Later last evening after arriving back in Gaza City, we received a call from Wesam. She was back in Gaza. After 6 hours of waiting, the Egyptians turned her back. She was not allowed to pass and was told to return on Saturday and try again.

For the majority of Palestinians leaving Gaza is like a Kafka tale. The fanfare has faded, the misery persists.

Wednesday, June 08, 2011

Beit Hanoun Jun 7th, 2011

Beit Hanoun March to the Buffer Zone Video
We marched to the buffer zone with about 20 others including members of the Beit Hanoun Local Initiative who have been organizing non-violent demonstrations for the past three years, as well as several members of GYBO (Gaza Youth Break Out). Carrying flags and alternately chanting, singing and walking in silence we approached the Israeli border. This is a no go zone for Palestinians. Israel has deemed that 300 meters from the wall is a buffer zone, so Palestinian farmland is taken away.

Waving flags and chanting we reached the edge of the buffer zone and continued walking. Almost immediately, dust kicked up just ahead of us, a warning shot rang out. We stopped, daring to go no further. Climbing a small embankment we waved our Palestinian flags and chanted to the soldiers hidden in the guard towers. Not five minutes passed and 2 shots rang out, one kicking up dust at our feet. 19 year old Mohammed Kafarna grabbed his neck, turned, and ran back in the direction we had come. He had been hit with shrapnel.

That effectively ended the demonstration; we turned and headed back toward the village. I was stunned that two dozen people could pose such a threat to Israel that the army would resort to using live rounds of ammunition against us. Of course, we were not a physical threat, I imagine the Israeli soldiers laughed at us as we turned and headed back. But non-violent demonstrations do cause a threat, especially when people walk to the wall and demand access to their land, their olive trees, their resources, and their homes. Israel has only one method to disperse non-violent demonstrators and that is through violent repression.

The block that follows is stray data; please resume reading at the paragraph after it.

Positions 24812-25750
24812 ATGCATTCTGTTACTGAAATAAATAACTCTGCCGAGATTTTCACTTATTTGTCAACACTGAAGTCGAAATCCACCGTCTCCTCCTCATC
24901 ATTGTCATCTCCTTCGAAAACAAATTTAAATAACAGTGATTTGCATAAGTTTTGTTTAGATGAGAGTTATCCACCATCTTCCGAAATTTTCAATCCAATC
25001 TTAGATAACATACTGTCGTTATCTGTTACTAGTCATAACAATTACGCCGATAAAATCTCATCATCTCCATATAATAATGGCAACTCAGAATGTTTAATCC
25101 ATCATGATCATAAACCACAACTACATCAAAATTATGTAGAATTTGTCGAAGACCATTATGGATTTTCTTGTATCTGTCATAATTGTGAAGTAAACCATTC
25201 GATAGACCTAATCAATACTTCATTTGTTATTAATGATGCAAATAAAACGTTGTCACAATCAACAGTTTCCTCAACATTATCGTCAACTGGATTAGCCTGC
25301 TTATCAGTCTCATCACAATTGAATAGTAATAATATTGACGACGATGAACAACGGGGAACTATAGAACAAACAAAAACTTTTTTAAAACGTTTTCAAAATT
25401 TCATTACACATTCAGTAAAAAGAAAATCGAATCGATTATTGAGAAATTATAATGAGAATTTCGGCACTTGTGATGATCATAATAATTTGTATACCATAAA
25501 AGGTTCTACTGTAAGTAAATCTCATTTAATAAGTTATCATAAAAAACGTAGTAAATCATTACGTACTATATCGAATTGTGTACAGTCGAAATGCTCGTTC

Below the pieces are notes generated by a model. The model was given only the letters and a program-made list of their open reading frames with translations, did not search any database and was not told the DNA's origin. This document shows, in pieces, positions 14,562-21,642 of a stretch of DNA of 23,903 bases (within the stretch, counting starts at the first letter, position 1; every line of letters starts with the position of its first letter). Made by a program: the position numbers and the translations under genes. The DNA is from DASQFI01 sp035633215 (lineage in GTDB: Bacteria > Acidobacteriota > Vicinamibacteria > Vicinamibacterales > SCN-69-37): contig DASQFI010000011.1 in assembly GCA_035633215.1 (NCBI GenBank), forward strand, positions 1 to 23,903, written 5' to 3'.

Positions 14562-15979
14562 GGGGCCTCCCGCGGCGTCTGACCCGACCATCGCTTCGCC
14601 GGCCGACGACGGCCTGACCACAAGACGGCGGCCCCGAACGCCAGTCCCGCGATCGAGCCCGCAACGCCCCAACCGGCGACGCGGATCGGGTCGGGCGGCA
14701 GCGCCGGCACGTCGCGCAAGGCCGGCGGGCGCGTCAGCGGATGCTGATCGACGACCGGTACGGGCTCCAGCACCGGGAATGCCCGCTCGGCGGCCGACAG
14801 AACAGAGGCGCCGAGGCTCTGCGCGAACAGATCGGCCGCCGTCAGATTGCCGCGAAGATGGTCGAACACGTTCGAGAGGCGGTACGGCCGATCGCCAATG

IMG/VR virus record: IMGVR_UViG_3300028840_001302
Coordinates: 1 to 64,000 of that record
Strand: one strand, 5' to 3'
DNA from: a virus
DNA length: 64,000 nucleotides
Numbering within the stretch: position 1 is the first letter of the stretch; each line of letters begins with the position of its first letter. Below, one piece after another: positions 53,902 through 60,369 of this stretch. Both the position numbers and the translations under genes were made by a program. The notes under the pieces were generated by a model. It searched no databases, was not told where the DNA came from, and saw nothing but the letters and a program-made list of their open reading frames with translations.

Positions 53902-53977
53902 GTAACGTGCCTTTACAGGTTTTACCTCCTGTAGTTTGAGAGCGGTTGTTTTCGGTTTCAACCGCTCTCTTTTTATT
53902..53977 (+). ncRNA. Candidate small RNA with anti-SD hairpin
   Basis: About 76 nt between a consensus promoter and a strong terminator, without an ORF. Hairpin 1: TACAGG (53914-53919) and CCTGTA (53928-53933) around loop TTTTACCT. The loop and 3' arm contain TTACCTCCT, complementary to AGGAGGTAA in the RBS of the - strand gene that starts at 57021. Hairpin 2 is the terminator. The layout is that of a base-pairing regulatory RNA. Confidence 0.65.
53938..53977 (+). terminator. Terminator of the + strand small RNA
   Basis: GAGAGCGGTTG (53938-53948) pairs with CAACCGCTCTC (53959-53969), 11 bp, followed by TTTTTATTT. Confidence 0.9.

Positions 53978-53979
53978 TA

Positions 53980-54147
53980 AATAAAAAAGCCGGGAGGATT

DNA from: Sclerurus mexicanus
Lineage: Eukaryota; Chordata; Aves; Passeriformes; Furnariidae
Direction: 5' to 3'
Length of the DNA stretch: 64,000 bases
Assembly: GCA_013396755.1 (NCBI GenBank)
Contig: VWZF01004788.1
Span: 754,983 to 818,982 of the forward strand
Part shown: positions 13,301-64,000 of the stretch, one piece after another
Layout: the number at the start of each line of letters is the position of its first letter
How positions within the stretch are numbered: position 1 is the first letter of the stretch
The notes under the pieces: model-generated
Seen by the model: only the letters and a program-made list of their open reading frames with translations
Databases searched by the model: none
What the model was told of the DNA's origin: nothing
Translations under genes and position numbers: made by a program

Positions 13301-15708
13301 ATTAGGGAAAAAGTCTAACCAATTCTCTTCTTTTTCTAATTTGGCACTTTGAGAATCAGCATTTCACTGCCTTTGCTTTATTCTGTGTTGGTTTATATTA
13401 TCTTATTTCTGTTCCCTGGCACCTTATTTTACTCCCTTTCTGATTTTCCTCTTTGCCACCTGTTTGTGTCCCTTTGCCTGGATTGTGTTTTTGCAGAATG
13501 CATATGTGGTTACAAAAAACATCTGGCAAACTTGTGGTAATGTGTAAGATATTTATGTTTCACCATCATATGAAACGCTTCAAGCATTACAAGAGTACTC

We often hear of Israel’s need for security, yet the people of Gaza are under occupation by the state of Israel and no one utters a word about their security. For years Palestinians have been killed with impunity, always with the words “Israel has a right to security.” Over the weekend after dozens of unarmed protesters were killed by Israeli forces in the Golan, Netanyahu declared, ‘Unfortunately, extremist forces around us are trying today to breach our borders and threaten our communities and our citizens. We will not let them do that’. The Israeli military said troops fired warning shots into the air after people started approaching the border fence, then issued verbal warnings to protesters to stay away. After some of the protesters reached the fence, soldiers opened fire, ‘with precision’, at their legs. Amongst the dead was a 24 year old woman Enis Shriteh, a fourth year English student. There was no explanation on how she got confused with ‘extremist elements’. There was no explanation of how shots to demonstrator’s legs killed her. There was no questioning of Israeli statements at all. Enis Shriteh’s death did not warrant mention in the mainstream press.

Certainly no one in our group was an extremist, nor were we a threat, merely Palestinian youth and international supporters trying to reach Palestinian land. There is no denying this: Gaza is a jail and Israeli soldiers are the jailers. Imprisoned without charges, the people of Gaza are trapped. Israel would have the world believe they are beneficent and kindly jailers, desperately seeking peace. This is a lie. Gaza is under siege.

You don't believe me? Come, we'll walk with the people of Beit Hanoun down to the buffer zone.

See my first video ever at:
(Weekly Beit Hanoun non-violent demonstration met with live gunfire, shrapnel injury)

Thursday, June 02, 2011

First Impressions of Gaza:

Gaza Rising

The port is quiet. Fishing boats sit empty,
tossed along the shore.
A blood red sun sets.
Waves painting the shore whisper freedom.
But the gunboats, out of sight,
are not far. No, they are not far.
Bending toward justice,
the youth rise up to meet the waves.
Tomorrow is a new day. And gunboats
can not stop the rising tide.
Gaza rising, a new day.